351w mated to an AOD trans Which flexplate to use?

Jan 3, 2007
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You'll find lots of conflicting answers to this question posted on line.

I had been trying to answer this for days now without the answer. Then I discovered it. I have a 351w engine from an 85 Ford van and an 85 or so AOD transmission. I purchased the trans from a swap meet, so I really had no idea what it was from, only that it was an AOD. I installed the combo in my 1957 T-Bird because the parts suppliers said it was the right one, only to have the front pump self destruct. Why? Because I put in a ATP Z-110 flex plate. Later, after a lengthy search on the internet, I discovered this flex plate was for only a C6 or e4od.

Anyway, my search for the correct flexplate went on for 4 days. Finally, I settled on a Pioneer FRA-205 because all the web postings said it would work. Wrong. The torque bolt circle was wrong and it would not go on the torque converter without forcing it. This flex plate, which by the way doesn't have its bolt circle listed anywhere has an 11 3/8 (11.375in) bolt circle. My converter is 11 7/16 (11.4375). Now considering that I had another AOD sitting in the shop with the same converter in it, I assumed that all the AOD converters were the same. WRONG!!!!! Some converters have an 11 3/8 bolt circle which match the FRA-205 flex plate. So, I had the wrong converter. Make sure your converter has the right bolt circle.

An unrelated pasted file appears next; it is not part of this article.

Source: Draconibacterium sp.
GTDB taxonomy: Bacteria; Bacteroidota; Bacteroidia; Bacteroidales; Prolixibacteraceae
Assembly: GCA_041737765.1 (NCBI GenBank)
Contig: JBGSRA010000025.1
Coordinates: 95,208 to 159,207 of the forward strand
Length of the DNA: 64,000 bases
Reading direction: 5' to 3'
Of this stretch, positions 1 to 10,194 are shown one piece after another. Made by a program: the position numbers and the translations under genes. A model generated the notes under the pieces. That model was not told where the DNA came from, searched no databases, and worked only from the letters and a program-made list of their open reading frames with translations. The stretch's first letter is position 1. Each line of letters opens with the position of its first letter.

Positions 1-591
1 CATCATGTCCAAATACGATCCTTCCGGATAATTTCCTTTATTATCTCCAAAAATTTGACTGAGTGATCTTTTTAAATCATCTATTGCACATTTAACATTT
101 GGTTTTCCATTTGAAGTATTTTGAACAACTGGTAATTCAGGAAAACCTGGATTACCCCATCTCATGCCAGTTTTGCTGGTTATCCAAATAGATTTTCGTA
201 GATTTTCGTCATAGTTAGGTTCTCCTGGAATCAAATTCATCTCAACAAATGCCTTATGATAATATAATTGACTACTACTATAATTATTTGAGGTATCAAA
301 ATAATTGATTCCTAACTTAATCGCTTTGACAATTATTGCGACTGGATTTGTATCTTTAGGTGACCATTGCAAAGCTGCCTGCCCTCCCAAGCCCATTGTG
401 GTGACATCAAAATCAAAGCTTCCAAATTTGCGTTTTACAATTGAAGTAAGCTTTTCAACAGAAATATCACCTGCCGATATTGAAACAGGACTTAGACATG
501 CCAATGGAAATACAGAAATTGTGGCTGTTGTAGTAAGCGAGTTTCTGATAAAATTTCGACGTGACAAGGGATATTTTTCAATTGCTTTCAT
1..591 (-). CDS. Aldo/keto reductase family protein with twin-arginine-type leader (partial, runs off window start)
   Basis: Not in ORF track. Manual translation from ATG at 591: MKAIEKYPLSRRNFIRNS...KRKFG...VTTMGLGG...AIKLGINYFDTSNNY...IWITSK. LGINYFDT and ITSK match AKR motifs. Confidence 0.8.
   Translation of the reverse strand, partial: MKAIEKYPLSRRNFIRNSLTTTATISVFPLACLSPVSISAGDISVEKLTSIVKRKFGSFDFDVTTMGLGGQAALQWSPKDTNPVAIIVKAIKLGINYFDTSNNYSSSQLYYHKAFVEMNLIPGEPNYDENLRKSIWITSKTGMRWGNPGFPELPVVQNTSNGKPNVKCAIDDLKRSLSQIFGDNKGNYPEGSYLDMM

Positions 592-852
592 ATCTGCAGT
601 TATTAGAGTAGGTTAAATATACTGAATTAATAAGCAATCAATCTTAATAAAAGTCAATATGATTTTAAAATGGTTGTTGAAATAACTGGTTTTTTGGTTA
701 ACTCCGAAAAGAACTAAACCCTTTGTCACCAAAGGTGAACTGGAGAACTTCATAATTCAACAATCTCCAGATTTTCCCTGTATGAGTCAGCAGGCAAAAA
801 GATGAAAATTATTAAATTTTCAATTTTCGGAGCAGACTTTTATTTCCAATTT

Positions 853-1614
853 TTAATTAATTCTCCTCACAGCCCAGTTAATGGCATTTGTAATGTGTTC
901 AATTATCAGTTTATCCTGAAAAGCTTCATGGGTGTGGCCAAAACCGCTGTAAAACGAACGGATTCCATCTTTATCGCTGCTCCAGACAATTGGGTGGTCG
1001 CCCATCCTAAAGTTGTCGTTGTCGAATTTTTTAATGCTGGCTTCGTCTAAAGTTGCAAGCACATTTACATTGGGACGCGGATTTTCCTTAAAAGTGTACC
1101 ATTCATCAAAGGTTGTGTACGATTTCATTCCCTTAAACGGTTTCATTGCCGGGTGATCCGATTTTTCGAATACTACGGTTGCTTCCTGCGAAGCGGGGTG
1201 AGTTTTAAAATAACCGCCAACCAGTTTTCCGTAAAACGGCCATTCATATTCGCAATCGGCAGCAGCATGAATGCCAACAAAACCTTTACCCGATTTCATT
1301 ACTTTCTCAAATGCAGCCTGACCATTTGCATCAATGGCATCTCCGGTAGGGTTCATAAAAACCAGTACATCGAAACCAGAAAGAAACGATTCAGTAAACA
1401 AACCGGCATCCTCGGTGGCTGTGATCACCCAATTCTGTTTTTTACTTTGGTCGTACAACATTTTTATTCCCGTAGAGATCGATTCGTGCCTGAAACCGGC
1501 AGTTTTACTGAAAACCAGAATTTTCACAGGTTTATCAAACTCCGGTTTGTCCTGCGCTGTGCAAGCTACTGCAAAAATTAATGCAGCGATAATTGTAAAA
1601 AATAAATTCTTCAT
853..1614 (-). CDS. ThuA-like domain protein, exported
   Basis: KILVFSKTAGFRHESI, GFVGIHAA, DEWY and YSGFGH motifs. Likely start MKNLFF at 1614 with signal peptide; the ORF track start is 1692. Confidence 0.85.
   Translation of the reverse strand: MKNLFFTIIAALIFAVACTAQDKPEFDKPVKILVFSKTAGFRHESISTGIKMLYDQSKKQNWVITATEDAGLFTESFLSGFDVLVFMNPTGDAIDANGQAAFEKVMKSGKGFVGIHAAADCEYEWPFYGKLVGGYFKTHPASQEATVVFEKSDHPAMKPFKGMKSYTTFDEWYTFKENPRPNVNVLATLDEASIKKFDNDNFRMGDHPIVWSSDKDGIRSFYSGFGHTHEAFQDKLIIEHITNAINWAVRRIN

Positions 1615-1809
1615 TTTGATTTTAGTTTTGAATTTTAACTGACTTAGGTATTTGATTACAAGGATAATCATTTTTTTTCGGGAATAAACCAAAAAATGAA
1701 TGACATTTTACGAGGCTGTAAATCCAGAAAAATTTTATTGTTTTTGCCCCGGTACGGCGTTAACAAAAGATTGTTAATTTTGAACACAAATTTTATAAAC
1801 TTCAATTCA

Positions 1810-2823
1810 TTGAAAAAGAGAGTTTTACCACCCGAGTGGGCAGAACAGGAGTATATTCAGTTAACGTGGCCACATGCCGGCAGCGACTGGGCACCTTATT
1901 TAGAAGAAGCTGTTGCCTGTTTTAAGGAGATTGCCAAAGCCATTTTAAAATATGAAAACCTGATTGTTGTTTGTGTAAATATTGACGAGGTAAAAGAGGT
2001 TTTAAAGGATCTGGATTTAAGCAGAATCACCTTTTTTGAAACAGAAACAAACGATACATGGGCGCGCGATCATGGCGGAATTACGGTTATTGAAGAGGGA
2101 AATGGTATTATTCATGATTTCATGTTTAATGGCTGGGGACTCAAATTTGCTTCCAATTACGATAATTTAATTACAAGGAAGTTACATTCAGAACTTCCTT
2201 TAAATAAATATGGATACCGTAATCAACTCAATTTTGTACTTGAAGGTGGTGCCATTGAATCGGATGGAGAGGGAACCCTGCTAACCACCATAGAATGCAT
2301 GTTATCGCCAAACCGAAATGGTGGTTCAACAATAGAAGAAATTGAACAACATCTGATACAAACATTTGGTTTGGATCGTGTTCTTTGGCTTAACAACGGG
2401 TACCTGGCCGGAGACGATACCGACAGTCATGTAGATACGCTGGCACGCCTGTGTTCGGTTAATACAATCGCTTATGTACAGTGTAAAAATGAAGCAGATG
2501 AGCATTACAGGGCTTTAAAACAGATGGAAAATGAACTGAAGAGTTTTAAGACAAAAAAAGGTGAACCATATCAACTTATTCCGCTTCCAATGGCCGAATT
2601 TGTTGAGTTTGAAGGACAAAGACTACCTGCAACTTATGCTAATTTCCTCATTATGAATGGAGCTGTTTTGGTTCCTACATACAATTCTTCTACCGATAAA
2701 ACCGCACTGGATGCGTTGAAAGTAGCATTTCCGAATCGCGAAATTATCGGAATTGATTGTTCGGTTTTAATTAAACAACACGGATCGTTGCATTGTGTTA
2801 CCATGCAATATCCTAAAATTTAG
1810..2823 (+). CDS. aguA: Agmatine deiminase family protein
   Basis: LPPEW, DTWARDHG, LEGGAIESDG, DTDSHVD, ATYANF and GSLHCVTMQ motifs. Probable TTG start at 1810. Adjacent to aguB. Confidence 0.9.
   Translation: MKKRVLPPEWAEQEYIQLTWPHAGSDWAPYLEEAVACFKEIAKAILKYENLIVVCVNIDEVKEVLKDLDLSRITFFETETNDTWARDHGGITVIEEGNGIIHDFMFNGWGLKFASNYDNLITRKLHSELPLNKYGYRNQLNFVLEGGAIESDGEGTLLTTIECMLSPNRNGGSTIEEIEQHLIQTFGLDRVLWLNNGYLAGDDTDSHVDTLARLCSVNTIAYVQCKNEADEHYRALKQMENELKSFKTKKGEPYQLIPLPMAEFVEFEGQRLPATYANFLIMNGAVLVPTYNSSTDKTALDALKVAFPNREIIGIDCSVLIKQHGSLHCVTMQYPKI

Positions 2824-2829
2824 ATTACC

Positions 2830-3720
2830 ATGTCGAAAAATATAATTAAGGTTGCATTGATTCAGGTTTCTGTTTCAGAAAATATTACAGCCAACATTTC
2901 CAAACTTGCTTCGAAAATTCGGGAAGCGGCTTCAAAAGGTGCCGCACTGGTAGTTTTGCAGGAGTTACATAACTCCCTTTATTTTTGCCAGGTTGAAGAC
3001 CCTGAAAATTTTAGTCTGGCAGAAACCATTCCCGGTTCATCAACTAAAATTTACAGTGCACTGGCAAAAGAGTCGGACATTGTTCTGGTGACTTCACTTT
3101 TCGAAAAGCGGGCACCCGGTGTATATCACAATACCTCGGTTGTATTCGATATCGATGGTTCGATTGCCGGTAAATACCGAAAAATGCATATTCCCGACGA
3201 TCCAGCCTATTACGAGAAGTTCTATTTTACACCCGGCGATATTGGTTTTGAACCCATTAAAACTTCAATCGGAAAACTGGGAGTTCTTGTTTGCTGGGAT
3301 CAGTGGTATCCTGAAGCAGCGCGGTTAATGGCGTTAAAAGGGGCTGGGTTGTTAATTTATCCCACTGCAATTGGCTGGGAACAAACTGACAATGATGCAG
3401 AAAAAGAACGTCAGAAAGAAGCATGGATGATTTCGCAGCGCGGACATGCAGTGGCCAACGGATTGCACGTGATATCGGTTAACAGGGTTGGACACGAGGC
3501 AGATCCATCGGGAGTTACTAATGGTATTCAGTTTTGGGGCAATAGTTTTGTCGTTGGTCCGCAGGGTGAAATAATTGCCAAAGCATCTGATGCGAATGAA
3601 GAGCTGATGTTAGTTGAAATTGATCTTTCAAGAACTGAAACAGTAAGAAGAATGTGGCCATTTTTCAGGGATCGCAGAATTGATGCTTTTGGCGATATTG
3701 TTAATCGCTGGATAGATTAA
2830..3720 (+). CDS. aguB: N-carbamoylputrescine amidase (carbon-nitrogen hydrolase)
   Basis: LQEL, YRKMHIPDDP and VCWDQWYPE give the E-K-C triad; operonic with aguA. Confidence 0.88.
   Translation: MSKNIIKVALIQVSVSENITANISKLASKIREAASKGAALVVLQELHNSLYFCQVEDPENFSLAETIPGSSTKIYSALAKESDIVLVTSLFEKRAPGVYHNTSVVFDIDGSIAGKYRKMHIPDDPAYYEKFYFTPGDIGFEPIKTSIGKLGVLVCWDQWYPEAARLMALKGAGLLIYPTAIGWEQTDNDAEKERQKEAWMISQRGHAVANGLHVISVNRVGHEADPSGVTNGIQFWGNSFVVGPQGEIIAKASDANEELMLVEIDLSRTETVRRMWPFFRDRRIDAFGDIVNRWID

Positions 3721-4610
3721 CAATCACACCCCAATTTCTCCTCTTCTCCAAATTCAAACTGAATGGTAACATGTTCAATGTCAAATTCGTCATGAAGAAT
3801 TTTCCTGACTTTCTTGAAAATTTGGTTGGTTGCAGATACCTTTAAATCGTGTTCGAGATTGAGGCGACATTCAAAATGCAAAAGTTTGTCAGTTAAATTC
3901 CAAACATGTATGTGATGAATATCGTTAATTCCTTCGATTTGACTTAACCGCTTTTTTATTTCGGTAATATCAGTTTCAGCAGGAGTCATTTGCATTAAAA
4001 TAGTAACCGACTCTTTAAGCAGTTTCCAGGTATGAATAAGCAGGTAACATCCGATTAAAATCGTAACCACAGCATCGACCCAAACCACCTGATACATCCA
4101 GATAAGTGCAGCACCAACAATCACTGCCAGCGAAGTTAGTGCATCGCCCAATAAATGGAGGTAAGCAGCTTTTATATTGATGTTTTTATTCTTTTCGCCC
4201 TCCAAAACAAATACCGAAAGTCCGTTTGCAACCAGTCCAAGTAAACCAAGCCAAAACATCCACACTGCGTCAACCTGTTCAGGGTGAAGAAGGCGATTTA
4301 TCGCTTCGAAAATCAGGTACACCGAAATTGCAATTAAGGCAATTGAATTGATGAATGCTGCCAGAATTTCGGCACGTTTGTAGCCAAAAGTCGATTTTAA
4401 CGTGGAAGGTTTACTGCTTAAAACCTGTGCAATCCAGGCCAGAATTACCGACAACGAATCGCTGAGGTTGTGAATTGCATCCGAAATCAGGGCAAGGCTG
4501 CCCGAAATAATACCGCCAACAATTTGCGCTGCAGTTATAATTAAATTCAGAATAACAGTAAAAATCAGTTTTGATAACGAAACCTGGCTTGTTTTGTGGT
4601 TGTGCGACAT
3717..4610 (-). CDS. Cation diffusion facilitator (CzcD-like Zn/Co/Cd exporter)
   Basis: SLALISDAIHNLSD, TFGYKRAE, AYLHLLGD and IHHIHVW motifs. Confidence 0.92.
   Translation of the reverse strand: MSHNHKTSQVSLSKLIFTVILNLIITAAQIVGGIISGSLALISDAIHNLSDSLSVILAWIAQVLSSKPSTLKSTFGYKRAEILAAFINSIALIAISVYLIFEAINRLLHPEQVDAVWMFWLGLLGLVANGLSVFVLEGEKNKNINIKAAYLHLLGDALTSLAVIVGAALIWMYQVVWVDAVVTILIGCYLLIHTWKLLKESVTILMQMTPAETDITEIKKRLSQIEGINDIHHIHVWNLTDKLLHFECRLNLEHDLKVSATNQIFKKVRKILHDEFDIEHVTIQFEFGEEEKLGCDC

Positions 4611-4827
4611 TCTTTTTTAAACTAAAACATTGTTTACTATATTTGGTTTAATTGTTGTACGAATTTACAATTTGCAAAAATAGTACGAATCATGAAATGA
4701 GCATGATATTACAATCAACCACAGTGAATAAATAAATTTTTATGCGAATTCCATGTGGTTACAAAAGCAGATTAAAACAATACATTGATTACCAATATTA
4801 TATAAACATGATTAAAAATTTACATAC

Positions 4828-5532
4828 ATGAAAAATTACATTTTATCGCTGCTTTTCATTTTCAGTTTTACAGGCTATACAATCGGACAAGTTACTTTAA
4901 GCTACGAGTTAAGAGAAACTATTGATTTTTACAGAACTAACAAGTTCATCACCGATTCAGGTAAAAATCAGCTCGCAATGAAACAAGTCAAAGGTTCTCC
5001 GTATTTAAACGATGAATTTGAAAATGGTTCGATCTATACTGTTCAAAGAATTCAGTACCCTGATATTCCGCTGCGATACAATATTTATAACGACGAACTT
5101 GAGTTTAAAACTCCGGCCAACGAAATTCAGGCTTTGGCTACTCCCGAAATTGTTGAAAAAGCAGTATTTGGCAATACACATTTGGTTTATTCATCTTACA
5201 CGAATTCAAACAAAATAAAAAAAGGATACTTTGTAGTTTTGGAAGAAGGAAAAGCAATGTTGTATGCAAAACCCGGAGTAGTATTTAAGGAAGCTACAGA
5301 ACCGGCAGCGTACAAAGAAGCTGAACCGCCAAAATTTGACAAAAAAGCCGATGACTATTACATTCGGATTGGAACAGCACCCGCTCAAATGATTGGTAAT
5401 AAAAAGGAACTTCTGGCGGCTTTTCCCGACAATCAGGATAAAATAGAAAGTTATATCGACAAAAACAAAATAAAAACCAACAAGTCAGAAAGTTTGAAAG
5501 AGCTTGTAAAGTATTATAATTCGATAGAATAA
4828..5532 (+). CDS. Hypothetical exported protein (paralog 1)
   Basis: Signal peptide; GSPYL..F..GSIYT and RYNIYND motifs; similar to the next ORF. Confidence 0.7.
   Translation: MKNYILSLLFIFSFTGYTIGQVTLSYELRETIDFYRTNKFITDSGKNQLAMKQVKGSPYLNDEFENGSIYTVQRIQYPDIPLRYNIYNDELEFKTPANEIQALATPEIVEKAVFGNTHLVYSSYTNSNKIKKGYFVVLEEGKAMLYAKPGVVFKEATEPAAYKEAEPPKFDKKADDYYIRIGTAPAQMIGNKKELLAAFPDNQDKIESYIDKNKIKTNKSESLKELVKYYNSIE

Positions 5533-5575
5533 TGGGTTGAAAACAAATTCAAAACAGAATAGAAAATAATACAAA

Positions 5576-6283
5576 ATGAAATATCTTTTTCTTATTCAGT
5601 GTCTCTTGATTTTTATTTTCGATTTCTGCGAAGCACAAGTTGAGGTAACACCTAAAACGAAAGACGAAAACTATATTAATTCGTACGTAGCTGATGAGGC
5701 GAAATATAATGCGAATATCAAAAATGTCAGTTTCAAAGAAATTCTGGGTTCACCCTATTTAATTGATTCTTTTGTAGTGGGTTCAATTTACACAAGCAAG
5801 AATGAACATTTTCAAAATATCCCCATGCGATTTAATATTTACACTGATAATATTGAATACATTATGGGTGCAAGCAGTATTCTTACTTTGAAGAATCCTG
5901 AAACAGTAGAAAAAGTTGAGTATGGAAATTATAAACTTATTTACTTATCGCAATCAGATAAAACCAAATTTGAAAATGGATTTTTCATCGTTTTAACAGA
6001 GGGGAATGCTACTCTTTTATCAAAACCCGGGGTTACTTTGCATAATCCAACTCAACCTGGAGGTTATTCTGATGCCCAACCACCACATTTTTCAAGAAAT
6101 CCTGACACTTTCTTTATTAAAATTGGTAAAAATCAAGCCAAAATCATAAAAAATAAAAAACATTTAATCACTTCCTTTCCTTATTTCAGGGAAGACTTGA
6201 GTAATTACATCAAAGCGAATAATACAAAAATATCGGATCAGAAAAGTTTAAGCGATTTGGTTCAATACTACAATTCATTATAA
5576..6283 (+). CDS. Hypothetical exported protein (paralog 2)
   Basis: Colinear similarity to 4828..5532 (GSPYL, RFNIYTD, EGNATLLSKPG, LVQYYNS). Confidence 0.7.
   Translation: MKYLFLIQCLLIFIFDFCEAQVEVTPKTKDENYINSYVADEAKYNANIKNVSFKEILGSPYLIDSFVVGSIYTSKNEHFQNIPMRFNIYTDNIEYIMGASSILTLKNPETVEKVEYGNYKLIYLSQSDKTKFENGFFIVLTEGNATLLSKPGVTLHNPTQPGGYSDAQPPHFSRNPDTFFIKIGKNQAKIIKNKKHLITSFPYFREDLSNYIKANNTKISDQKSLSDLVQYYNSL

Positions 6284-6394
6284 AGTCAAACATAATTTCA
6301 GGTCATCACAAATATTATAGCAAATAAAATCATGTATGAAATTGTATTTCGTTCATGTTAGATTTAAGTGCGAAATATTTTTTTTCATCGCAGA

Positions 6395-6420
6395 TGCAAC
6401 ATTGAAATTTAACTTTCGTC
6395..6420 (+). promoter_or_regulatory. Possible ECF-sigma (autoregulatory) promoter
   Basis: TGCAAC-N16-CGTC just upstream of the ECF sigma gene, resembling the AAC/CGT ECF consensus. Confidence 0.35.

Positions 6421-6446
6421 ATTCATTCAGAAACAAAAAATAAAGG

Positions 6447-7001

1985 F-150 and Crown Vics with an AOD trans have torque converters with an 11 3/8 bolt circle which matches the Pioneer FRA-205 flex plate that will fit the 351w engine and have the proper spacing for the trans front pump. These cars came from the factory with a 351w and an aod trans. So that's the solution that has been so difficult to discover. All the AOD converters are NOT the same. I have not seen this information posted anywhere. Now you know.
Jim